Here is a little tutorial of the binding of my October quilt:

1.) First of all I secure all the edges after squaring off my quilt. I use my 1/4'' foot and sew all the way round.

2.) I roll up my binding. Little tutorial here.

 3.) I attach the binding using my regular sewing foot, that is just a little bit further away from the edge than 1/4'', approx. 3/8''. 

Here you can see the 1/4'' seam line from squaring off the quilt, and the seam of attaching the binding. 

4.)  Secure the binding with pins from the front of your quilt, making sure that the binding at the back is pinned as well. Visible here are also the two seams: 1/4'' seam from securing the quilt and the approx. 3/8'' from attaching the binding. Make sure the binding covers both seam lines.

5.) Use a lot of pins at the front of your quilt. A LOT! Basically there is pin beside pin. That ensures that all the binding is gripped and it will be entirely sewn on to the quilt.
Have them facing all in one direction upwards, so that you can easily remove them while sewing along the binding.

6.) Sew the binding on from the top of your quilt, remove pins as you go. Make sure you don't sew over the pins, that could break the needle in your sewing machine!
Go very, very slowly. Make sure you sew as close to the binding as possible. Use a matching thread so it's not that visible, neither from the quilt top nor from the back. (Sometimes that can be difficult, but use whatever looks right and is the least visible.)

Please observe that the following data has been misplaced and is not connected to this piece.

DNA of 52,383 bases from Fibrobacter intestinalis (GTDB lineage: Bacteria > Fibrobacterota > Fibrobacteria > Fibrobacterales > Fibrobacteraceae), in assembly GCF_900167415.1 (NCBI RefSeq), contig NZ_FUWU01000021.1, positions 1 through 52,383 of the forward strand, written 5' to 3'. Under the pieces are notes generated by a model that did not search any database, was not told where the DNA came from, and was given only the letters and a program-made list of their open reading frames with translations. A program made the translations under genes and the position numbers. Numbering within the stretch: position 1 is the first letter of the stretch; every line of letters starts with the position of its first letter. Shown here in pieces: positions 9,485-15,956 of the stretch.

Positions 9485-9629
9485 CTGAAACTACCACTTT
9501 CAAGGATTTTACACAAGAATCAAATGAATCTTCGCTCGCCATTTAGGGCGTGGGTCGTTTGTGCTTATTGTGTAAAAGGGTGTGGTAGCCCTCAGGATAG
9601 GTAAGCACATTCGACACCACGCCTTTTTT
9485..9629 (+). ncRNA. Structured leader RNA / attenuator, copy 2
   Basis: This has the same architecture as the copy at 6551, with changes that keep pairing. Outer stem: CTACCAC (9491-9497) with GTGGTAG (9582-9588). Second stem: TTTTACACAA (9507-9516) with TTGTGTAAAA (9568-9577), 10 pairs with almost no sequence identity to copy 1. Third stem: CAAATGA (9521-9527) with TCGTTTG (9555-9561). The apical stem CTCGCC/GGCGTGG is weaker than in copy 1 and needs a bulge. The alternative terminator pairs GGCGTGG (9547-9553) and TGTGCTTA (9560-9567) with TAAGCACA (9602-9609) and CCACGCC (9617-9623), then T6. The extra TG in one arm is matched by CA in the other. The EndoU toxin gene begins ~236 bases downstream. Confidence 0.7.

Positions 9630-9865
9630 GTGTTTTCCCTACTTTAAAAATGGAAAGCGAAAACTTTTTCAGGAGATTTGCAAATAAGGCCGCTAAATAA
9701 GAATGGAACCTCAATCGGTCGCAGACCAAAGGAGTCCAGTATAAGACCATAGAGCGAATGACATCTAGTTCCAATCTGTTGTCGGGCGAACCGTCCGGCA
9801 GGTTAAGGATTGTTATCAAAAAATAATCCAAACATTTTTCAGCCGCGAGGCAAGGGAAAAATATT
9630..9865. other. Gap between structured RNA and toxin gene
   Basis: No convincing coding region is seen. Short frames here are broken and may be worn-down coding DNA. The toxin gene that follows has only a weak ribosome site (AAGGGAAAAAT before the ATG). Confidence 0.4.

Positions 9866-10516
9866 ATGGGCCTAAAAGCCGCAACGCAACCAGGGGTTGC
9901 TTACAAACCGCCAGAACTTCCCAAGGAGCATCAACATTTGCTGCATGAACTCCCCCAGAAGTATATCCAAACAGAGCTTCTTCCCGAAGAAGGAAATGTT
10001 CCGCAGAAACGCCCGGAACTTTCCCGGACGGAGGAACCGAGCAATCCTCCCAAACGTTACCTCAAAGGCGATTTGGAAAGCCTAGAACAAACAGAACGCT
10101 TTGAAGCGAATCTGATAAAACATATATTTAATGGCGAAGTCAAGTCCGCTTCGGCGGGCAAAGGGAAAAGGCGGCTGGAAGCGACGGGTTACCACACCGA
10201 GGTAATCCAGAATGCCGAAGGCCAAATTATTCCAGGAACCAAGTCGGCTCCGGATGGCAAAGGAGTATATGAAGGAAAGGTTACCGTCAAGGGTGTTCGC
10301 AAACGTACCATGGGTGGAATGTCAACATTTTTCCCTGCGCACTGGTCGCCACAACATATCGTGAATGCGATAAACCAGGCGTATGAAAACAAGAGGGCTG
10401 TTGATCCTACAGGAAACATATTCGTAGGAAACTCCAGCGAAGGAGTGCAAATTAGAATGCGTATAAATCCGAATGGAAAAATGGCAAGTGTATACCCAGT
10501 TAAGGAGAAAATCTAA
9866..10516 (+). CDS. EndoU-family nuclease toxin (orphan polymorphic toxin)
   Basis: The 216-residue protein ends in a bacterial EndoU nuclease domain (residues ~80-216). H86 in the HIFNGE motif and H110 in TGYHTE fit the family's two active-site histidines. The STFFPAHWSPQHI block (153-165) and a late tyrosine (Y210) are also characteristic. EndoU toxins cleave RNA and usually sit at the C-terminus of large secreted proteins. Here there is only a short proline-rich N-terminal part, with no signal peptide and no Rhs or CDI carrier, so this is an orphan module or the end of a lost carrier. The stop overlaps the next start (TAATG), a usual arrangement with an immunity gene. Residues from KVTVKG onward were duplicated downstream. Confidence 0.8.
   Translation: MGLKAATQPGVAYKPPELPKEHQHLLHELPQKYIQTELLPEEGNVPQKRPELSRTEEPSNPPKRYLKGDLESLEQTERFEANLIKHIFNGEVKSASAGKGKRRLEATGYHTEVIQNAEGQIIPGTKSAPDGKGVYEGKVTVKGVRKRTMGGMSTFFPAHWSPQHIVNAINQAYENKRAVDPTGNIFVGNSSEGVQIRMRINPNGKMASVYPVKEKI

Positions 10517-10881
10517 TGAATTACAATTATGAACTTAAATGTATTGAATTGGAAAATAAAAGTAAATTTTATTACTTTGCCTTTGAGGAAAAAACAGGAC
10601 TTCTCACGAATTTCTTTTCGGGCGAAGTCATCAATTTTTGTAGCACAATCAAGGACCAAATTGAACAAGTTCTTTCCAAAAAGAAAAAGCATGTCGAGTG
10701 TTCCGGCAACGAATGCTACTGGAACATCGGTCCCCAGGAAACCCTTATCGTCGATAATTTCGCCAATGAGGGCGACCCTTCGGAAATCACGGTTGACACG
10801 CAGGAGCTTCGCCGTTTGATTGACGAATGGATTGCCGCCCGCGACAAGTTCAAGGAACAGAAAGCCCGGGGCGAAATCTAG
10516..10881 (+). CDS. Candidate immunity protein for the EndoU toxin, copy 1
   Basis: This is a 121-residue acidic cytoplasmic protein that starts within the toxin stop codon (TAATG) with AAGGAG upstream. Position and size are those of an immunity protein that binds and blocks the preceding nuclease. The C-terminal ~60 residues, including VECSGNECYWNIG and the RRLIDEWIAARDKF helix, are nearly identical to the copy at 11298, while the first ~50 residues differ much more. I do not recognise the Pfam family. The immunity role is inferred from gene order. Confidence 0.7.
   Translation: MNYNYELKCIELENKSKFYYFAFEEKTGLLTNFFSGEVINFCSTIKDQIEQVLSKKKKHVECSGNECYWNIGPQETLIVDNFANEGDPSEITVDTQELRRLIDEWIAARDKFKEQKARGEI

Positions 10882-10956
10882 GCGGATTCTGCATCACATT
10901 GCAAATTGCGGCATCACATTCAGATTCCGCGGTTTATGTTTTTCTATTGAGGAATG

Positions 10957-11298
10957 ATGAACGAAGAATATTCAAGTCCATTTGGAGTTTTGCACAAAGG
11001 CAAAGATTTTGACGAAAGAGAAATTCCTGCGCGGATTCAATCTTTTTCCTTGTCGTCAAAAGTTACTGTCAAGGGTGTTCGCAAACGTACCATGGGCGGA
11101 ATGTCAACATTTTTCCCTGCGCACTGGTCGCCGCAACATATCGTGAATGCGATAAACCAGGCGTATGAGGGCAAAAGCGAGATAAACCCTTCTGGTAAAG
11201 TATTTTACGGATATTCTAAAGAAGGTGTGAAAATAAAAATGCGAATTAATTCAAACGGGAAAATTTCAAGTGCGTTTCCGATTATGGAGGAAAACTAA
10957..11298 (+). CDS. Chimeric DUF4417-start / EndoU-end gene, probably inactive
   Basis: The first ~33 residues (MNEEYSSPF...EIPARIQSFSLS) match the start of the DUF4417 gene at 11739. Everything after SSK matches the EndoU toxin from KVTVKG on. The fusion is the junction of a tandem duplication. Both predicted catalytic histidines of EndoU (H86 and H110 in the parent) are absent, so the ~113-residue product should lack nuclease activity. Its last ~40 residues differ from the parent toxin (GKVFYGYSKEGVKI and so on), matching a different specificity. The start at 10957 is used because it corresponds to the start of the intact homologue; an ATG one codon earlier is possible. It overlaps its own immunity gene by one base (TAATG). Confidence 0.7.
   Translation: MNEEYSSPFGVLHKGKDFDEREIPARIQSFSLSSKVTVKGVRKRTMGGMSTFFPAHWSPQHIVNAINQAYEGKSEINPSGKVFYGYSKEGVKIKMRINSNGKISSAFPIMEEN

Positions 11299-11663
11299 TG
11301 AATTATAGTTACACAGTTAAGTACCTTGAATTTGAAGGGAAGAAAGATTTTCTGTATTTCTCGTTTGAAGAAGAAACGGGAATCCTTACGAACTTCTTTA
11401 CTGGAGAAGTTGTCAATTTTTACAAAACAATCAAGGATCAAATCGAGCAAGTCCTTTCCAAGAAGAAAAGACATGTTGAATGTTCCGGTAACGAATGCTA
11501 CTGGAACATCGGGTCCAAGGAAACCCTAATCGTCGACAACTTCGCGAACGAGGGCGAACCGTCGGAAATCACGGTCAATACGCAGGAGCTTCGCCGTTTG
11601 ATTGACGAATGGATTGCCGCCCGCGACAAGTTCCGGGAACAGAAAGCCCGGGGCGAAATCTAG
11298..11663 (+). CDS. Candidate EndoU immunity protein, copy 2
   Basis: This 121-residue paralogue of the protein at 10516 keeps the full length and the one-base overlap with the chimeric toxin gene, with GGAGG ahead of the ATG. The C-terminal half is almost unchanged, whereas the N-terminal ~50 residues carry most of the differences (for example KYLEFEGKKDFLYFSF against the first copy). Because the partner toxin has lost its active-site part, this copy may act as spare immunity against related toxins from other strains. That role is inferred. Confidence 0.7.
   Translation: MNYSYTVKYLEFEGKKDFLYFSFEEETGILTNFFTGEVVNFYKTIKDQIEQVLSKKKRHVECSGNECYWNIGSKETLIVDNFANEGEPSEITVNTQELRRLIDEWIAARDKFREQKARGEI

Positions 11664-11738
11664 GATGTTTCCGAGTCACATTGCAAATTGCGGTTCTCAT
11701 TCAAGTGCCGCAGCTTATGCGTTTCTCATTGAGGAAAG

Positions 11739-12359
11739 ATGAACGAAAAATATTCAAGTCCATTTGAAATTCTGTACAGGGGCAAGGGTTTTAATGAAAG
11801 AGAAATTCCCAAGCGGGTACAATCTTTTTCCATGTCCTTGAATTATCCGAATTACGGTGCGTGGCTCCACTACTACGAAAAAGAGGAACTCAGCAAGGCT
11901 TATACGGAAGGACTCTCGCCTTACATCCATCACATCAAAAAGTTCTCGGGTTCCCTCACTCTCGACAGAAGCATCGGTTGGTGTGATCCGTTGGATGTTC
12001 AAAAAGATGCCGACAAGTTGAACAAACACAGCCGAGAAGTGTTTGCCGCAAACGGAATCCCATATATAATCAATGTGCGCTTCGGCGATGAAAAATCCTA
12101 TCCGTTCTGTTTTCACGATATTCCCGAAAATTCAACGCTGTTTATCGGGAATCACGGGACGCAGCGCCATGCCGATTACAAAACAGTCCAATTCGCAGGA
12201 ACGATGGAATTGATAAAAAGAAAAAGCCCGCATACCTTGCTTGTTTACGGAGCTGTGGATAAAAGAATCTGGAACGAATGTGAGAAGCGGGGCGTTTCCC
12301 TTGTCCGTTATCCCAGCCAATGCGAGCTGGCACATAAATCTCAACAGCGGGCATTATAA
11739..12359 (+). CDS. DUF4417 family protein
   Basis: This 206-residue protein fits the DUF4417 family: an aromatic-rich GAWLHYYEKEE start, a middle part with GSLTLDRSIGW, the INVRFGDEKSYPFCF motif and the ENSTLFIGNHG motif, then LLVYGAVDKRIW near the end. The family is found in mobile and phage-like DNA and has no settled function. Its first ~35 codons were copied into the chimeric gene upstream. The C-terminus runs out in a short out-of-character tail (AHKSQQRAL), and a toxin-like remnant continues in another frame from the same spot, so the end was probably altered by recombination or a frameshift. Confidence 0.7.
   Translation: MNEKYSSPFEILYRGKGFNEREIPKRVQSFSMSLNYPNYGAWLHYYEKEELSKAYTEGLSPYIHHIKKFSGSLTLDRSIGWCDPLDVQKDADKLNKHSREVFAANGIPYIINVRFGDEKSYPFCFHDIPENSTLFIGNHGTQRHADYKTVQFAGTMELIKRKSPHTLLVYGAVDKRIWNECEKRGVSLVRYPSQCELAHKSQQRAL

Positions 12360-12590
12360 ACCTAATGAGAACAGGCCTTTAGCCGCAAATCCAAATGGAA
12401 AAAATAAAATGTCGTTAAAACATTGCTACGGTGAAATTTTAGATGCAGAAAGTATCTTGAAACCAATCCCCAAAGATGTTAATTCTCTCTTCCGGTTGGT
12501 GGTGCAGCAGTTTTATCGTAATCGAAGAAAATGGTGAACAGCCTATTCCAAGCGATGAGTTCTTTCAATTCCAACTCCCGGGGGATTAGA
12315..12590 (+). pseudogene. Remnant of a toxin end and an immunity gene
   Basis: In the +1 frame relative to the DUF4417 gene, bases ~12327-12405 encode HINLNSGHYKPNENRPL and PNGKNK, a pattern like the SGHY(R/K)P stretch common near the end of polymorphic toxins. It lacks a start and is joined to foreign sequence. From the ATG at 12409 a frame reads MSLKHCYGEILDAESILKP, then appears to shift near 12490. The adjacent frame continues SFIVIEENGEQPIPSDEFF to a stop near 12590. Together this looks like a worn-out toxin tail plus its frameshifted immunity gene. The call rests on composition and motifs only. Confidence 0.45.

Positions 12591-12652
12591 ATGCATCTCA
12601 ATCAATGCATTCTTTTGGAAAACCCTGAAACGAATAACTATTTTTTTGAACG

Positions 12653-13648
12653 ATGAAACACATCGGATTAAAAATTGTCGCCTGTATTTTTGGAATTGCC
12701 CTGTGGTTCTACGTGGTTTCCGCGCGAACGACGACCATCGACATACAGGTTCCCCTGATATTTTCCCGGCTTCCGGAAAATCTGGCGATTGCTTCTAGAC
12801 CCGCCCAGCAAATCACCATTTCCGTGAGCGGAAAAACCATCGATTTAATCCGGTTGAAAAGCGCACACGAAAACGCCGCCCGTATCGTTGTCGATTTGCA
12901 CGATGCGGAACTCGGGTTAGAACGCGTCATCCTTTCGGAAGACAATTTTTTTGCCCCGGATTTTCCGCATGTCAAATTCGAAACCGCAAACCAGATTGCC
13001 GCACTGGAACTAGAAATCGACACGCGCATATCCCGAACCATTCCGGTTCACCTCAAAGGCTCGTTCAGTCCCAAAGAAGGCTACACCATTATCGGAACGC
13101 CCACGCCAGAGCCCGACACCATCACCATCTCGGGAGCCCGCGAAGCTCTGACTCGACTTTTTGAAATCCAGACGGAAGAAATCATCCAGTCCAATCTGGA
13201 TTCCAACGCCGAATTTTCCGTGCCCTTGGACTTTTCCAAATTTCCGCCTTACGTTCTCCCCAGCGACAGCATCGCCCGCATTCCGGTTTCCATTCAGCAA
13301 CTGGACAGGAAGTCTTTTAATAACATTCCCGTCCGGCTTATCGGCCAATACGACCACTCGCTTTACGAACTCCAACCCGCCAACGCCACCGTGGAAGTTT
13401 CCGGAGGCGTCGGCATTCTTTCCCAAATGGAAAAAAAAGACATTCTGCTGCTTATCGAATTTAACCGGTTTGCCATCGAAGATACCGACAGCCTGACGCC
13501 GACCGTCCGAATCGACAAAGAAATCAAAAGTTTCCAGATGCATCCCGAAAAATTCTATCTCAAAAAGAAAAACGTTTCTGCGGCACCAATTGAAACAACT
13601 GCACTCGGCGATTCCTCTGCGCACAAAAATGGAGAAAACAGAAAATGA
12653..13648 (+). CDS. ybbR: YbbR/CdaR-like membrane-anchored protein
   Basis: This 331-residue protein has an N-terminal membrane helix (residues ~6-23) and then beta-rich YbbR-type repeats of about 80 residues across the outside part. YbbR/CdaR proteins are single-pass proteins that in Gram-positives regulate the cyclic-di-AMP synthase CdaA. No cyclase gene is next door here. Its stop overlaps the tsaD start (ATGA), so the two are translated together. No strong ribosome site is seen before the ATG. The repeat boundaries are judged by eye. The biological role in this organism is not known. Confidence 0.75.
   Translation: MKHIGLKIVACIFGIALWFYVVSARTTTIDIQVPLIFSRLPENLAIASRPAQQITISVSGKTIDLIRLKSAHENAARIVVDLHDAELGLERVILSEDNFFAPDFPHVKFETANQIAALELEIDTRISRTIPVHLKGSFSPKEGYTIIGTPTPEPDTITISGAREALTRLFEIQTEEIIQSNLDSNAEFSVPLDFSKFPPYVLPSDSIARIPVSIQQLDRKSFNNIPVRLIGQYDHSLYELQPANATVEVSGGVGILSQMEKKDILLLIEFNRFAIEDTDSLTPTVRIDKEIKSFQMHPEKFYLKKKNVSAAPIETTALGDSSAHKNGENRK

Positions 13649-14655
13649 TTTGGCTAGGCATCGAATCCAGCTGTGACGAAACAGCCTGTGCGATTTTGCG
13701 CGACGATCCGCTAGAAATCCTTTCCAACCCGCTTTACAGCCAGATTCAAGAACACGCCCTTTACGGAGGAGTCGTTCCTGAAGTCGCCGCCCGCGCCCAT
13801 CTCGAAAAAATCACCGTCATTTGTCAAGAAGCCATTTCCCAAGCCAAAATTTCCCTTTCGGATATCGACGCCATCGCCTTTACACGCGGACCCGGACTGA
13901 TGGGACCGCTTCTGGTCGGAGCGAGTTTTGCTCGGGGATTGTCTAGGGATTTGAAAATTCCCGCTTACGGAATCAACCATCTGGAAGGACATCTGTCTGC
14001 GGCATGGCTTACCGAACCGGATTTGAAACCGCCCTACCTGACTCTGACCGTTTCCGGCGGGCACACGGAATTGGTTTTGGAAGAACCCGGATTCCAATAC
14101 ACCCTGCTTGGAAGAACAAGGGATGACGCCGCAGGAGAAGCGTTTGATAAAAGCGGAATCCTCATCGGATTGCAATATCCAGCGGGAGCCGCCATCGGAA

Take your time! Sewing the binding and attaching it takes me a whole afternoon, like 4-5 hours or so for a lap size quilt. You hand-sewn-binding-people are probably laughing at me know, because I could imagine that hand sewing your binding takes about the same time. 

Machine binding is not fast. Preparation is key with this method. I usually use my left index finger and put it beside the binding when I sew along the binding. I've gotten quite good in feeling the edge of the binding through the quilt top. If I cannot feel it I pull the binding a bit across.

And this is how it looks from the top of the quilt:

The seam is barely visible. Yes, it's all beige but I have done white thread with white binding on dark quilts tops and that works, too.

And the look from the back:

Sometimes I miss sections of the binding, as you cannot see the edge from the top. I used to hand sewn that left out section then, but meanwhile I just go over it again, with the machine. Yep, that's how lazy I am. I have about two to three sections (probably 1 inch long or smaller) at every quilt where I didn't catch the binding, but that's ok with me. And I swear the 'double seam' is not visible. 

The corners turn out ok, I'm happy with that. 

All in all this is a very neat way to attach your binding. It takes practice, as everything, but I really like the sturdiness of the binding and this will definitely not come off!

If you have questions about this tutorial just get in touch.  

Linking this to Modern Patch Monday at Modern Cologne Quilters